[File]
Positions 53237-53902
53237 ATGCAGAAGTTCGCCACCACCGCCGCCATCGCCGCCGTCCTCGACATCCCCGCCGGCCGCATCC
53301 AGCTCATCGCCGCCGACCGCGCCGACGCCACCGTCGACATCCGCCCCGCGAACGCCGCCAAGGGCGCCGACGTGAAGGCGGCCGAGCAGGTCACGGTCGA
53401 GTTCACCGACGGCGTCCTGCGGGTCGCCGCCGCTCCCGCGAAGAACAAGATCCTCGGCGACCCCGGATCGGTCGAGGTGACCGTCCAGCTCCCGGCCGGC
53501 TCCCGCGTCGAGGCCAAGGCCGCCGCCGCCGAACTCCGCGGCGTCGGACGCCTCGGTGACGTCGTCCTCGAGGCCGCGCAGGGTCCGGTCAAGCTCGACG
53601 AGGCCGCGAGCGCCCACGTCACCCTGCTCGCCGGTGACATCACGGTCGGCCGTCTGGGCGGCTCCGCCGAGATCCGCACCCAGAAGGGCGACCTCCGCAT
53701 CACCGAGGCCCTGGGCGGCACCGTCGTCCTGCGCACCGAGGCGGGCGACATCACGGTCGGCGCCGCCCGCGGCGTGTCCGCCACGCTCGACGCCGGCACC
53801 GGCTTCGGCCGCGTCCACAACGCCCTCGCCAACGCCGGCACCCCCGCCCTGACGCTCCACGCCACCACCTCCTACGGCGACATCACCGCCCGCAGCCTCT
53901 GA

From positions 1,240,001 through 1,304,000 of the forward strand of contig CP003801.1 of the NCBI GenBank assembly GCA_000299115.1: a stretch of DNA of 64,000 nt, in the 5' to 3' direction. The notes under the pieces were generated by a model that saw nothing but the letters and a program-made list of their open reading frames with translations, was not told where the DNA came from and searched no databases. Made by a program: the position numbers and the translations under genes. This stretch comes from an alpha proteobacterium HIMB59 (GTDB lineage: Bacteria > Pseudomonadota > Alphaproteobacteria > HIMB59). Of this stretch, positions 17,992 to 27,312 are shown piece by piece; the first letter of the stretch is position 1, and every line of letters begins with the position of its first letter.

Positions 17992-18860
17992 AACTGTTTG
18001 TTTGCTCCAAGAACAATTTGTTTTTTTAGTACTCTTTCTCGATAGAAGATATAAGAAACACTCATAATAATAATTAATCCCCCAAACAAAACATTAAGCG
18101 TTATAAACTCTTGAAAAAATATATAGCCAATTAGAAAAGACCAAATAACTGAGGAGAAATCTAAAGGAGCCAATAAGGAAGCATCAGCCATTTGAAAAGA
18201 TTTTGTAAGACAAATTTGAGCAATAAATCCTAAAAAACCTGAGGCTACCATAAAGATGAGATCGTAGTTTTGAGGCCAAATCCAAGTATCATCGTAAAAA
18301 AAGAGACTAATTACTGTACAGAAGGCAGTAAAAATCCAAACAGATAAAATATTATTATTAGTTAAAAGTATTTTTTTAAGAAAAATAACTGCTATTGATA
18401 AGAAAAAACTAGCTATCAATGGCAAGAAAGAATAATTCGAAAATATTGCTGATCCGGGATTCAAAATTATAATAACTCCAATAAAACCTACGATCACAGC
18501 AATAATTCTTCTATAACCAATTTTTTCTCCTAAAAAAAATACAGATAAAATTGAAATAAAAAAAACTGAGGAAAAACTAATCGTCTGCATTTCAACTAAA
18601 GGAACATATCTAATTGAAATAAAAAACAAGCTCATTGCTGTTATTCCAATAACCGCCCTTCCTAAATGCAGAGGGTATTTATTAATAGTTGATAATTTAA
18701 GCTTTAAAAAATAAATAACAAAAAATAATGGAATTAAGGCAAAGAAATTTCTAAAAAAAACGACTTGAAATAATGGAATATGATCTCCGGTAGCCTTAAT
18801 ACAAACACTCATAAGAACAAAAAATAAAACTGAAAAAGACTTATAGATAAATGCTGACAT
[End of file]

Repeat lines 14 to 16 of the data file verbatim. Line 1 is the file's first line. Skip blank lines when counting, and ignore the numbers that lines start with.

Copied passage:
18101 TTATAAACTCTTGAAAAAATATATAGCCAATTAGAAAAGACCAAATAACTGAGGAGAAATCTAAAGGAGCCAATAAGGAAGCATCAGCCATTTGAAAAGA
18201 TTTTGTAAGACAAATTTGAGCAATAAATCCTAAAAAACCTGAGGCTACCATAAAGATGAGATCGTAGTTTTGAGGCCAAATCCAAGTATCATCGTAAAAA
18301 AAGAGACTAATTACTGTACAGAAGGCAGTAAAAATCCAAACAGATAAAATATTATTATTAGTTAAAAGTATTTTTTTAAGAAAAATAACTGCTATTGATA